As we celebrate the holidays, we're bringing you some of our favorite decks from throughout the year.
Enjoy these fun flashbacks into last year’s favorites.
Wizards of the Coast Staff
f I were to name the most powerful Standard card that isn't seeing much play, Prophet of Kruphix might just be at the top of the list. The Prophet doubles your mana and lets you play almost every card at instant speed, so to see it languish on the sidelines is very strange to me. Luckily, Ben Seck has a sweet and profitable brew for us, and it's not just any Ben Seck either: it's The Ben Seck, or TBS, as he's known.
TBS has been testing various devotion decks, all of which involve Prophet, and after getting trounced in an eight-player queue by him on Magic Online, I threw together my take on his decklist. The focus isn't quite as strongly on devotion as some versions of the deck, which the lack of Burning-Tree Emissary and less-than-four Nykthos can attest to. What it does do is maximize how much mana Prophet generates, turn that mana into cards, and repeat the process until the opponent is dead.
Since this is a ramp deck at its core, we should start at the bottom. The full twelve accelerants are what let you get away with all the expensive cards, and the mana fixing on Caryatid and Satyr is especially important here. Other devotion decks only splash the second color, whereas this deck not only plays and spells, it has a third color in the deck as well!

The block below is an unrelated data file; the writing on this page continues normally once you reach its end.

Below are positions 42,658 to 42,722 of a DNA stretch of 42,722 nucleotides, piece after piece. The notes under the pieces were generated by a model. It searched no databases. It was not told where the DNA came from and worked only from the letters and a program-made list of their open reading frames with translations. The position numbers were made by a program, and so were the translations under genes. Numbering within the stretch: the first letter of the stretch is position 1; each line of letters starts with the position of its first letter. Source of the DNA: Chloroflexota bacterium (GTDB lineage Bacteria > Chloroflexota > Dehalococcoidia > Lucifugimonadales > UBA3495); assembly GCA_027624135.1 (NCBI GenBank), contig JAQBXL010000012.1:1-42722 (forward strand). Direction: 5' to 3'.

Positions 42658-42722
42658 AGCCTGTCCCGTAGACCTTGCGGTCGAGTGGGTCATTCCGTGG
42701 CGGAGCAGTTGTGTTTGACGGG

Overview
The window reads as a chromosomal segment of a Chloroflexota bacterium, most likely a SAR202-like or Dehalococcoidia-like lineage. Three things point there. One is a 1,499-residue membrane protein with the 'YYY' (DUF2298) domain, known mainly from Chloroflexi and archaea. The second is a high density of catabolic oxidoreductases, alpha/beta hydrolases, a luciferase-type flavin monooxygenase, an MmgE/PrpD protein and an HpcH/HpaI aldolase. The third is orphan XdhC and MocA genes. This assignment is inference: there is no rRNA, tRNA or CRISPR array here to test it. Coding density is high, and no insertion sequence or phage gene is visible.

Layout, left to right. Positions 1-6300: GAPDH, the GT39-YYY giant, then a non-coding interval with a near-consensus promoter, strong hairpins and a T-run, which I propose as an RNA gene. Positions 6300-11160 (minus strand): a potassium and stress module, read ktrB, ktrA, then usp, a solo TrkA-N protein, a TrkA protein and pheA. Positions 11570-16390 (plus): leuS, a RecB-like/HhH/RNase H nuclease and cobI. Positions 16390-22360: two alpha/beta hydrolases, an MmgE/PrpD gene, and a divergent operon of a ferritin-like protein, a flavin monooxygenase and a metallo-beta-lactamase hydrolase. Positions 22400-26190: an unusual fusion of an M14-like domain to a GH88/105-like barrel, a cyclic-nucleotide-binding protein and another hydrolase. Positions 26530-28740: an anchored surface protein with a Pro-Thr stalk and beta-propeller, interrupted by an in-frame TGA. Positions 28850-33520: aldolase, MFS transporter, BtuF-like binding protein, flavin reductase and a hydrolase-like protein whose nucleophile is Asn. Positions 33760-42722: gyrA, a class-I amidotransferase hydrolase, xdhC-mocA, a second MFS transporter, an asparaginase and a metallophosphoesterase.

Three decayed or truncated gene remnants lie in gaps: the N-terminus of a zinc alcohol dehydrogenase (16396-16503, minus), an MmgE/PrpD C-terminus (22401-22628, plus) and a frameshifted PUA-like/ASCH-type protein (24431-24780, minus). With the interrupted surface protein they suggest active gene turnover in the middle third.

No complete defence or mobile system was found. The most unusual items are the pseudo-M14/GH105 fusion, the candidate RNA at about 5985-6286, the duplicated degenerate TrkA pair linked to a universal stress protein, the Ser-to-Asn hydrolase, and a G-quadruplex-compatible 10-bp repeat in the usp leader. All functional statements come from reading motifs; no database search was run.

Jace, Architect of Thought is one of the best cards to accelerate out on turn three, and the combination of Jace and Sylvan Caryatid to protect it is very effective. The curve goes right on up past Jace and Polukranos at four, with Prophet and Colossus at five, Ætherling at essentially seven, and Sphinx's Revelation at any number you can name. These blue cards are a huge draw, and help shore up difficult control matchups while putting any sort of long game out of reach for aggro or midrange. In fact, when I played against TBS, I thought I had the game locked up with my RWU deck. Unfortunately, TBS slammed an Ætherling and I found myself staring down the barrel of an enemy Shapeshifter, which did not end well for me.
Detention Sphere and Cyclonic Rift are a concession to the opponent Doing Things, which is something that happens from time to time. They are both flexible, which is exactly what you want when you only have a couple slots for this kind of effect. Rift even ramps up nicely, which fits the theme of the deck perfectly.
The Ben Seck's Prime Speaker Bant
Luis Scott-Vargas plays, writes, and makes videos about Magic. He has played on the Pro Tour for almost a decade, and between that and producing content for ChannelFireball, often has his hands full (of cards).